A blue-ribbon advisory group that was killed by the Harper government is issuing a final plea for a national price on carbon.
The National Roundtable on the Environment and the Economy was created 24 years ago by former prime minister Brian Mulroney as he embraced the concept of sustainable development. But after a series of reports that challenged the current government's policies, Finance Minister Jim Flaherty cut off its funding in last March's budget.
The roundtable's final report, to be released Thursday, is the last in a series on climate change and is entitled Embracing the Low-Carbon Economy, something that the group suggests the Harper government has failed to do at the expense of Canada's future prosperity.
"We just hope this will inspire action from all sectors of society," Robert Slater, the agency's interim chairman, said in an interview.
"There are huge opportunities for Canada to achieve in a low-carbon economy. But the costs in not acting are actually quite expensive."
Mr. Slater conceded the Conservative government is unlikely to embrace most of the roundtable's recommendations, but said it may cherry-pick the best ones. He added the report will still be relevant when reality of climate change creates greater political pressure on governments to act.
The government-appointed roundtable is hardly a hotbed of environmental radicalism. Its members include former Conservative MP Robert Mills, who retired in 2008; former Progressive Conservative cabinet minister Pauline Browes, who served under Mr. Mulroney and Kim Campbell, and Richard Prokopanko, head of government relations for Rio Tinto Alcan Inc.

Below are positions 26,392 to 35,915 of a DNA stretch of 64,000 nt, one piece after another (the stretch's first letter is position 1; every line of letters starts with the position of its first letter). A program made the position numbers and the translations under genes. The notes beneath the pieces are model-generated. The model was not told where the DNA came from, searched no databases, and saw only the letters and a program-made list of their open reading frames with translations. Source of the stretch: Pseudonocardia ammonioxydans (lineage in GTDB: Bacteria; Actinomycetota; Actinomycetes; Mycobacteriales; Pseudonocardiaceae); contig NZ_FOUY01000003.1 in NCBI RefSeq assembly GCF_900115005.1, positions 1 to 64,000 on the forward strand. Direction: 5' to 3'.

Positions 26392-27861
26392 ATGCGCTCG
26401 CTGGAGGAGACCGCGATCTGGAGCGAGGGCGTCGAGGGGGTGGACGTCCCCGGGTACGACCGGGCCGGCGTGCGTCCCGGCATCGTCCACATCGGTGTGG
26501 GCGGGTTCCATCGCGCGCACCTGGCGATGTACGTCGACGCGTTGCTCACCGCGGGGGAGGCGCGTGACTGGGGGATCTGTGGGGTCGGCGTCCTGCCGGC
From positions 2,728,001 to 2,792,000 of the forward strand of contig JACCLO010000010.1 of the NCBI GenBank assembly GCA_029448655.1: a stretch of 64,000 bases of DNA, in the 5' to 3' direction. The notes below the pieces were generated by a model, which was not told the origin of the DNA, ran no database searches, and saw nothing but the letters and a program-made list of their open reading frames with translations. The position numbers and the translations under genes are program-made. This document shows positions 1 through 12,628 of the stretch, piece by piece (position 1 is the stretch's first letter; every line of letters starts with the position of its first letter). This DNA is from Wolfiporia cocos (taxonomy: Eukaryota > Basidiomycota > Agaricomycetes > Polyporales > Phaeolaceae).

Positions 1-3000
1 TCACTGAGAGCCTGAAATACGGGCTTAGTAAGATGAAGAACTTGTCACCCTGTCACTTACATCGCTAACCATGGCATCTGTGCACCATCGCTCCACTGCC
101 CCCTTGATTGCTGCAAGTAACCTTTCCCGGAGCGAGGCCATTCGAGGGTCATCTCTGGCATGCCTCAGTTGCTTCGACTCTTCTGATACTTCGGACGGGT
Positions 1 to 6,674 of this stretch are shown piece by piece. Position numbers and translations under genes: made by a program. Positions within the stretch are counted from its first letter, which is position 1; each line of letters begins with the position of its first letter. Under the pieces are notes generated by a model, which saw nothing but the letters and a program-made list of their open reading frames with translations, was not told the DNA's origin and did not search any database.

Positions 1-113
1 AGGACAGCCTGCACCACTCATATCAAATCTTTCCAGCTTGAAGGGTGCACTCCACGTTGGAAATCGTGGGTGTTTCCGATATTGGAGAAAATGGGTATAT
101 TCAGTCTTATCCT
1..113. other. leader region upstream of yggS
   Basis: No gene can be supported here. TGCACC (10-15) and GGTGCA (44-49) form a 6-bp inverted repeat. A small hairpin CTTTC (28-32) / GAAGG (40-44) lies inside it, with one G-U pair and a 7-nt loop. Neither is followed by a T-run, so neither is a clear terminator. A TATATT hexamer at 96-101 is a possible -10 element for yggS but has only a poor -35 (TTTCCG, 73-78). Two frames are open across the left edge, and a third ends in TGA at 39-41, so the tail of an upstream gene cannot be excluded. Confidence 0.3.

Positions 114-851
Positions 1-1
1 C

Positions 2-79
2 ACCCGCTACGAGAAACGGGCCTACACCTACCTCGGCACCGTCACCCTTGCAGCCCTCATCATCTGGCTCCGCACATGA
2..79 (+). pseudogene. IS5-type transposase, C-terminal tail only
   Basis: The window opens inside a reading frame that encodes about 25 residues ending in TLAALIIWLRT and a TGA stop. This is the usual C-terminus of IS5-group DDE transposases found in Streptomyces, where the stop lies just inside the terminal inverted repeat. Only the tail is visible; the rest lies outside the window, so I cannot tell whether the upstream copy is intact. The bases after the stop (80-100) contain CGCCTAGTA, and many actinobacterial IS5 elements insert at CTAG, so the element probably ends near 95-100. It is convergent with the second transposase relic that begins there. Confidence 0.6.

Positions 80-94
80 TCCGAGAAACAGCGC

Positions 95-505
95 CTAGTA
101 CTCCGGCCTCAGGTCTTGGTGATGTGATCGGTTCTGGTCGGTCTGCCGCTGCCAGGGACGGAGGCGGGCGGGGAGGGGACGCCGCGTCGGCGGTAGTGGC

In its most contentious stance, the roundtable reiterated its call for a national carbon price. The Conservatives have hammered the New Democratic Party for its support of a plan that caps greenhouse-gas emissions and allows companies to trade credits, calling it a "job-destroying carbon tax."
The Conservatives launched the attack despite the fact that Mr. Harper once endorsed a cap-and-trade policy. The difference, they say, is that the NDP plan would raise $20-billion a year in government revenues, while their program did not propose a windfall for government. However, Mr. Harper has rejected not only the NDP version, but any suggestion of a national price on carbon, including calls from leading business groups.
The roundtable does not take a position on the exact design of such a policy, but said market prices need to account for the full-cost of production and use of energy, including the greenhouse-gas emissions that cause climate change.
"A price on carbon is fundamental to achieving the required efficiency gains and innovative drive to support low-carbon growth," the report said.
With such a price and other policies, Canada could be a leader in a future low-carbon economy, even as it continues to exploit unconventional resources like oil sands and hard-to-tap shale gas, it concluded. Without those policies, the country will find itself desperately trying to reduce emissions that have grown too quickly, and potentially having to write off oil-and-gas and electricity assets that are no longer viable.